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Carin Booth: February is Cancer Prevention Month — starting with your diet
Carin Booth
Carin Booth.

We can go to almost any store these days and find a product that claims to have cancer prevention properties. And, some of those claims may be true. However, the best way to help prevent cancer is through your regular diet and exercise, according to the American Institute for Cancer Research.

“If Americans moved more, weighed less and ate more healthfully, there are about 340,000 cancers every year that would’ve never had to happen,” the institute argues. Those number increase if you cut out smoking and sun damage.

So, what can you do to get started?

It doesn’t take drastic measures to see change. Making small changes in your everyday choices is a great way to get on the right track. Begin to focus on things like the amount of whole grains you are consuming and your portion sizes instead of just counting calories. Pay attention to the nutrition facts label and begin to incorporate foods containing phytochemicals.

Phytochemicals are naturally occurring plant chemicals that provide plants with their color, odor and flavor. Once humans consume them, they can influence chemical processes in our body in positive ways. These positive influences include: stimulating the immune system, reducing types of inflammation that can contribute to cancer growth, helping to regulate hormones and slowing the growth rate of cancer cells.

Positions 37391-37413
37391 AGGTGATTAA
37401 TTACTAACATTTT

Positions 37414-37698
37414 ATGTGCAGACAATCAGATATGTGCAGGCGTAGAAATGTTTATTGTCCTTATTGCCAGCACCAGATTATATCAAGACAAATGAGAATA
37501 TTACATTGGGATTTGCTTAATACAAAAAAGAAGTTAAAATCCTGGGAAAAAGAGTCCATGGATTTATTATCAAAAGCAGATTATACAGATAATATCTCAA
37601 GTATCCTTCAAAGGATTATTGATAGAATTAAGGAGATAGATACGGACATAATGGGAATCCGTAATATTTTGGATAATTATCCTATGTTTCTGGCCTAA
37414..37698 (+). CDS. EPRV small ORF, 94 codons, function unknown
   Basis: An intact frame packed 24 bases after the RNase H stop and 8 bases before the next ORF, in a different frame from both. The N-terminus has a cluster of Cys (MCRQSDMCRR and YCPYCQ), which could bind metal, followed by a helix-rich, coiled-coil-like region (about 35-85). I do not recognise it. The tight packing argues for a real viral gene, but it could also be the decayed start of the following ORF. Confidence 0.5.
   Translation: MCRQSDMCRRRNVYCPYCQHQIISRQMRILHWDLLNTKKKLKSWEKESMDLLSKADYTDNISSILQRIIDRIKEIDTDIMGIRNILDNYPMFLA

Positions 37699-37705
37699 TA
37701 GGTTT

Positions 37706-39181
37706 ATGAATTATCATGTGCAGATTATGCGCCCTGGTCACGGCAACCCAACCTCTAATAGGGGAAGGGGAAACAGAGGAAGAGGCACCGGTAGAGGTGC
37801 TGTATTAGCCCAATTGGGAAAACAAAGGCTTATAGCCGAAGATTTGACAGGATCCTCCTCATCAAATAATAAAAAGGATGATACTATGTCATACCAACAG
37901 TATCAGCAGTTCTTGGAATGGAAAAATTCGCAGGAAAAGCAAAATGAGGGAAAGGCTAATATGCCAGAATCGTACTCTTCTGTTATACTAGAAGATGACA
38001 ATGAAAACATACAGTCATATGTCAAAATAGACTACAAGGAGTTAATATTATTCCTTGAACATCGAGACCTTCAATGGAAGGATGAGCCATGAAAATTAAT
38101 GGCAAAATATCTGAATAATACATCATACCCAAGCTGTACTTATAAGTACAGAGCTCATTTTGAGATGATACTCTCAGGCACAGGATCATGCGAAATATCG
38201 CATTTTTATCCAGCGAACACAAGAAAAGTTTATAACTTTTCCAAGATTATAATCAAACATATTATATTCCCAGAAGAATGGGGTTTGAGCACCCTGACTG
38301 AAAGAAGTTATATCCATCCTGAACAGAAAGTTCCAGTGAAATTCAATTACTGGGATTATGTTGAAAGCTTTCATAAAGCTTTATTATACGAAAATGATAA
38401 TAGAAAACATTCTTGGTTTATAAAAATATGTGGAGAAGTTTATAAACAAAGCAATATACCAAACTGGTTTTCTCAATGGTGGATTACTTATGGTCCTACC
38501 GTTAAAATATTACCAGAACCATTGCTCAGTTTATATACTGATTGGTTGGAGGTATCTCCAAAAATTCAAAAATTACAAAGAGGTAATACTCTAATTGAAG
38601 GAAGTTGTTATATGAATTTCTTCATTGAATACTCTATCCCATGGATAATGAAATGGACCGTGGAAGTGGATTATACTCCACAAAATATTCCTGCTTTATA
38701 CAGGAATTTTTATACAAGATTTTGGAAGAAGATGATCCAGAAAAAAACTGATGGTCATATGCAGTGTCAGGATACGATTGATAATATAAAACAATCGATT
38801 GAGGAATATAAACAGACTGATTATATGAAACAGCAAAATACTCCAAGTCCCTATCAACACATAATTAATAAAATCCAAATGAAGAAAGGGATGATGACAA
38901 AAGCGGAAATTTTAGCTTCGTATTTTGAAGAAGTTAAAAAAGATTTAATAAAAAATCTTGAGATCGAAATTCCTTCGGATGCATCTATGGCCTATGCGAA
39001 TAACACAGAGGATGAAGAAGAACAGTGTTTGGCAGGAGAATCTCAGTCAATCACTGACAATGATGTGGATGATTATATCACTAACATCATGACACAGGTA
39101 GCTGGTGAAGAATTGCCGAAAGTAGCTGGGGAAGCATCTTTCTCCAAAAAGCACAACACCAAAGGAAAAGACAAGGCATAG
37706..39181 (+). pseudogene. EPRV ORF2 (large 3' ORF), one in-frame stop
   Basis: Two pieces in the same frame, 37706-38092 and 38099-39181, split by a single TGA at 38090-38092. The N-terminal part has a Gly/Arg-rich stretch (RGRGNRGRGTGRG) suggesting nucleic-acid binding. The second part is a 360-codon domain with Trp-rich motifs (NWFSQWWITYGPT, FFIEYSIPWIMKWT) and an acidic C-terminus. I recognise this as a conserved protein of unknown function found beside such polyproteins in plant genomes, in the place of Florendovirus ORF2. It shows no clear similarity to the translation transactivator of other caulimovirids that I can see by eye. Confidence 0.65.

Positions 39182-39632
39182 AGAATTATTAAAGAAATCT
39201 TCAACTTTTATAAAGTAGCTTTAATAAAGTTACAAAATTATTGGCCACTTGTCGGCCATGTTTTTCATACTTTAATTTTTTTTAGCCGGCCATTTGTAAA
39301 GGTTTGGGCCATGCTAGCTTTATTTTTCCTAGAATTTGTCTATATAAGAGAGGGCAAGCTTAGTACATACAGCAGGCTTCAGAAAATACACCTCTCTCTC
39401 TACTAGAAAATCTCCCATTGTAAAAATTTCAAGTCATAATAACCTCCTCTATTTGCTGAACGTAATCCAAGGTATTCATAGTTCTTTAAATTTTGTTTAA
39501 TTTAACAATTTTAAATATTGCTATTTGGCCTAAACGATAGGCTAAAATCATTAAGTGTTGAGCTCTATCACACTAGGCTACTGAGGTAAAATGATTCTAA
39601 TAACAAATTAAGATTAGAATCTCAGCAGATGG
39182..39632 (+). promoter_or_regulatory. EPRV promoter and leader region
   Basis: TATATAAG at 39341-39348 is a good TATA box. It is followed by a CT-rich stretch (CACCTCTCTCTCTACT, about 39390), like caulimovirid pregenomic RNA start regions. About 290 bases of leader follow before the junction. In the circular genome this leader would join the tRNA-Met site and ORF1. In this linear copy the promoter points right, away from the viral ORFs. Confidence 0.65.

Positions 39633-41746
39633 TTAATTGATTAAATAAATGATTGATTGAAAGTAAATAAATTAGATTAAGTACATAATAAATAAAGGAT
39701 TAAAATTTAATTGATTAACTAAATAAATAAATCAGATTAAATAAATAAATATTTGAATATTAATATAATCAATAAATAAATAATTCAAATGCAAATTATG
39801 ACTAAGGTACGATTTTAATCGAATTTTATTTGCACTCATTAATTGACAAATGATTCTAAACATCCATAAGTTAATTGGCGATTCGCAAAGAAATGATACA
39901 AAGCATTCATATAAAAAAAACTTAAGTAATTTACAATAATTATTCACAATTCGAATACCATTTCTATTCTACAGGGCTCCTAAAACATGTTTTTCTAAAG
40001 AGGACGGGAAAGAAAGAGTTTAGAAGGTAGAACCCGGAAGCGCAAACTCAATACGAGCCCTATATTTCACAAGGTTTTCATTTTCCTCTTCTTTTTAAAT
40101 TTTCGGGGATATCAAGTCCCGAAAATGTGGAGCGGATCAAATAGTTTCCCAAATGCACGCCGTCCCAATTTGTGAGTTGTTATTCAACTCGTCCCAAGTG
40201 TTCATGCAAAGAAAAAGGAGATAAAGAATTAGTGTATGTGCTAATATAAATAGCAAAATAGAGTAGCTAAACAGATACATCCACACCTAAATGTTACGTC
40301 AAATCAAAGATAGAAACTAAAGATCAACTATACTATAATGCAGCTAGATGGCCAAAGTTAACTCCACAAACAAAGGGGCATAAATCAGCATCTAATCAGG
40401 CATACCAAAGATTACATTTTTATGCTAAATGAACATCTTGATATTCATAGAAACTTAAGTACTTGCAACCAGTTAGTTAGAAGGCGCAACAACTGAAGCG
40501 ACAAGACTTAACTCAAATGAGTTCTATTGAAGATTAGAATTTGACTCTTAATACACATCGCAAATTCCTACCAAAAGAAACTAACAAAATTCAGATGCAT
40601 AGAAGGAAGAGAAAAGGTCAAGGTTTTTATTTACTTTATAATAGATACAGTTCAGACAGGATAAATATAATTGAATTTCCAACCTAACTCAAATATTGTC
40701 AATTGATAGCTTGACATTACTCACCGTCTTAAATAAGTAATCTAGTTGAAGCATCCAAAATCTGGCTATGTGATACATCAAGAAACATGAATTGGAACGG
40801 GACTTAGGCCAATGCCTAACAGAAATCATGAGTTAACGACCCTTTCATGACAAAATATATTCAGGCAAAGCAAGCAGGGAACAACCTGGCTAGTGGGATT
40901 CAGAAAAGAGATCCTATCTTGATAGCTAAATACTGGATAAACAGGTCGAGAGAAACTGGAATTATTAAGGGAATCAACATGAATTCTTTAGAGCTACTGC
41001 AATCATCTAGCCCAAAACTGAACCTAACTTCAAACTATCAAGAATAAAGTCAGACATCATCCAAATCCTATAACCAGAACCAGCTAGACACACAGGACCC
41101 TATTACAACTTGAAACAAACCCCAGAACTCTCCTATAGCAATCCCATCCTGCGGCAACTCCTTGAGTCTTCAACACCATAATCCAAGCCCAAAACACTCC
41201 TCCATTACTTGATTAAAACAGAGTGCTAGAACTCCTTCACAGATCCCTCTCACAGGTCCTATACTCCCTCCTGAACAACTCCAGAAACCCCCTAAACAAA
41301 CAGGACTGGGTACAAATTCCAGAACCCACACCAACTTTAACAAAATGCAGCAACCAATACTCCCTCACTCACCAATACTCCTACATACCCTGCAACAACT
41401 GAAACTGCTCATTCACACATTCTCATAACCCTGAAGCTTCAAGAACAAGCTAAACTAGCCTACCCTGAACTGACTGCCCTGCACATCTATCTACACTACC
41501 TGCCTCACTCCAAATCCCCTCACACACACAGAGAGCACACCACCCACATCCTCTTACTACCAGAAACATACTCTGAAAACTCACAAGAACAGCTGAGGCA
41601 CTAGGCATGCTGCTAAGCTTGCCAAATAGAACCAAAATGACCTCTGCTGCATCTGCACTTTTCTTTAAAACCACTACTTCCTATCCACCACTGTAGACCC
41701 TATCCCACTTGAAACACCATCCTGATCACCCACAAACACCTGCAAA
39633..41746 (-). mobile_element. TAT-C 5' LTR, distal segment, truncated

To begin incorporating these positive changes, start including your daily recommended servings of fruits, vegetables and whole grains. Work with your doctor or visit www.choosemyplate.gov to determine the correct amounts of each food group.

In order to not get “stuck in a rut” with your diet, try mixing it up with fruits and veggies you don’t normally consume. There are many unique recipes available to make your daily meals not only nutritious but also delicious.

While there is no one miracle cancer-fighting food, there is strong evidence supporting diets high in a variety of plant foods. Some of the most popular include: apples, berries, cruciferous veggies like broccoli and cauliflower, dark green leafy vegetables, tomatoes, walnuts and even green tea. Not only are these great for fighting cancer but they also contain many other beneficial vitamins and minerals.

Consider trying spinach in a new way this week. Add it to wraps, casseroles, pizza or sauté it with other vegetables for a quiche or stir fry.

For more recipe ideas or information on cancer prevention cooking, visit extension.uga.edu or contact me at boothc@uga.edu.

UGA Extension in Family and Consumer Sciences will be hosting a Cooking for a Lifetime of Cancer Prevention cooking school. Cost is free to attend. Participants will learn about cancer prevention cooking tips and sample recipes from the Cooking for a Lifetime cookbook. Registration is limited so please call or email to find out more information.

Carin Booth is the family and consumer sciences agent at the University of Georgia Cooperative Extension Office in Hall County. She can be reached at 770-535-8293 or boothc@uga.edu. Her column runs monthly.


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